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An ephipany while using my Coleman stove

I finally swapped out the gas generator on my '88 Colman two-burner for a dual-fuel one. (It was time, too: it was putting out a yellow, sooty flame that no amount of cleaning fixed.)

Anyhow, I noticed that the soot buildup on the burner “cooked off” almost totally after the first use…and it made sense to me, too, given that carbon is a fuel in and of itself (“coke” being carbon black derived from coal, used for melting iron ore to make steel.)

Which has me thinking: of all the “typical” auto emissions (soot, CO, HC, NOx), the first three are “burnable.”

As for NOx, I’m not sure: I always thought that N2 was the “lowest energy” state, where nitrogen always wanted to be (and in the case of TNT, wanted to be real bad.)

Given that, wouldn’t a flame burning in an Oxygen-rich environment serve as an inexpensive emissions control device? I wasn’t thinking so much re: new gasoline passenger vehciles, but these three cases:

1. Small-engine (lawnmower and the like), particulalry 2-strokers.

2. As an alternative to “Clean diesel,” which seems to skewer efficiency and cause drivablitiy problems.

3. For that older car that “just can’t quite” pass emissions.

That’s pretty much what a cat does, it ‘burns’ the remaining unburnt CO and HC. NOx is a problem, though, it has to be ‘unburnt’ (‘reduced’ in chemical terms). That’s what the urea’s used for in the larger ‘clean diesels’. As for a flame, you’d need a big one, given the volume of exhaust gas.

Not only that, but given the by product emissions of this device, it would need to be in an enclosed environment and or scrubbed. Now you’re back to square one. The alternative would be to tightly control the fuel going in; another expensive proposition. Two strokes are making a comeback, but on the back of tightly controlling the lubricant and more complete combustion. Still, nothing like an electric from batteries charged by an energy recovery plant.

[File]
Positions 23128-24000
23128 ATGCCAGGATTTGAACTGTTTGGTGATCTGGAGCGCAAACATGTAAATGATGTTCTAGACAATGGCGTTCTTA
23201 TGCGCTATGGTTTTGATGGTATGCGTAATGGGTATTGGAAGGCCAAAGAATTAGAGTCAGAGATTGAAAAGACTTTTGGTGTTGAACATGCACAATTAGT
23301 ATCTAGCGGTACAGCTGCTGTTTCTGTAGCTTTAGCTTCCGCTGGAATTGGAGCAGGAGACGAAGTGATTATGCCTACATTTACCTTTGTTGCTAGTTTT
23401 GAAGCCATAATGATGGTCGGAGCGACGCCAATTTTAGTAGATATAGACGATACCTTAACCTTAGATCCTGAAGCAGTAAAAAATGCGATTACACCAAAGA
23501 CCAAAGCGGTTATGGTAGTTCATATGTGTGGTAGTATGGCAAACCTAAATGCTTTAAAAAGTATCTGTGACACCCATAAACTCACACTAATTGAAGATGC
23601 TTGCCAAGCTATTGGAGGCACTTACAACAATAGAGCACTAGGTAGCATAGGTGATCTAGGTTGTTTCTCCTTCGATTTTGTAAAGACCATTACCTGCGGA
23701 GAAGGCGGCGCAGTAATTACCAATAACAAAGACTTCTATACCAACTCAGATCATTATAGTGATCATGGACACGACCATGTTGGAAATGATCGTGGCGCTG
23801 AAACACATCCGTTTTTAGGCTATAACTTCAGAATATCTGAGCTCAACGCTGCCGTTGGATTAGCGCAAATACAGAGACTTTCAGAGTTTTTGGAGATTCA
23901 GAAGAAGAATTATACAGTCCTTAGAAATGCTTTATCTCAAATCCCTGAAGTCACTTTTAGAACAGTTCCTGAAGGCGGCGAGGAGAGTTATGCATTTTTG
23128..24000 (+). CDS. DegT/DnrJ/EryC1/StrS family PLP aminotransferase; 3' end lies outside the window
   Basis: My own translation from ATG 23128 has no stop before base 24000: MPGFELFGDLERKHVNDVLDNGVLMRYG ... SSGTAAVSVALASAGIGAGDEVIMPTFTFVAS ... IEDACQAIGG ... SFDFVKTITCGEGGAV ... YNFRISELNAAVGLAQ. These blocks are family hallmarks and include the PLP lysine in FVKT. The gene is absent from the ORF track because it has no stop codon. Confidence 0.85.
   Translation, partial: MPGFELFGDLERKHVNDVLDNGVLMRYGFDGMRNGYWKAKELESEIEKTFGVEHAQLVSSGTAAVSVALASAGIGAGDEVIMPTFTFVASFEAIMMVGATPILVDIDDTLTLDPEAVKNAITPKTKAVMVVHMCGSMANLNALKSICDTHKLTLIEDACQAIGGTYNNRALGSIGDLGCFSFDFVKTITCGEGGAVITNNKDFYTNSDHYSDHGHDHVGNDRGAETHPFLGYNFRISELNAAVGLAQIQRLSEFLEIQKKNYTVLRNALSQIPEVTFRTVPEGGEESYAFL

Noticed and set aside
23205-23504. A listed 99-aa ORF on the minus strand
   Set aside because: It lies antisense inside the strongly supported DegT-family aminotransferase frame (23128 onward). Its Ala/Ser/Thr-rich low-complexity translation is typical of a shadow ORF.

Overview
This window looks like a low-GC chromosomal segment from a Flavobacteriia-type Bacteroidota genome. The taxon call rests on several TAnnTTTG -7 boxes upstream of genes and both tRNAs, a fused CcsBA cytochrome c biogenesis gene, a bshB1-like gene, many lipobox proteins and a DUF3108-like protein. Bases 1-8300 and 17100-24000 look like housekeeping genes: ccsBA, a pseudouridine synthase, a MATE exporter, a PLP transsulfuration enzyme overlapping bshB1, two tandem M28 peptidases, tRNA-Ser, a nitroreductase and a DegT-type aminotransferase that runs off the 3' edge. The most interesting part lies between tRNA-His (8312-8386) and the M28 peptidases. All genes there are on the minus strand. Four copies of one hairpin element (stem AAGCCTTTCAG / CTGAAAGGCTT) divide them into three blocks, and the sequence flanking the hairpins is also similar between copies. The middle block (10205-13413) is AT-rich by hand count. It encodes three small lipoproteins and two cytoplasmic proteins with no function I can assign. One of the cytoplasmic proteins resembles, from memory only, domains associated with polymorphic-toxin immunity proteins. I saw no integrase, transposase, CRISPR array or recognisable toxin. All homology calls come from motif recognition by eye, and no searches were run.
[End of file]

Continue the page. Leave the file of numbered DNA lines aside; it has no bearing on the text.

Perfect combustion of a hydrocarbon yields CO2 and H20. In simple terms – CH4 + 2 O2 = CO2 + 2 H2O. Unfortuntately perfect combustion does not occur in the real world. Soot and HC are unburned hydrocarbons. NOx is NO, NO2, etc. In an engine the mix of fuel and air varies in the cylinder, so some areas are lean and all the fuel burns, some are rich so some of the fuel burns incompletely. The imcomplete burning is where you get the soot, unburned hydrocarbons and other stuff. Texases and Dagosa are right, there are things you can do to make engines have less emmissions and be more effecient but there is a cost to accomplish this. Running an engine lean does not provide enough power and is ineffecient.

Auto companies, EPA and a lot of other folks are working on ways to improve fuel effeciency and reduce emmissions. A lot of progress has been made over the years. A real nice 60’s/70’s era Baracudda was in front of me yesterday, it was in great shape and the engine had a nice rumble to it, but I could smell the unburned fuel coming out of the exhaust. This does not happen with newer cars.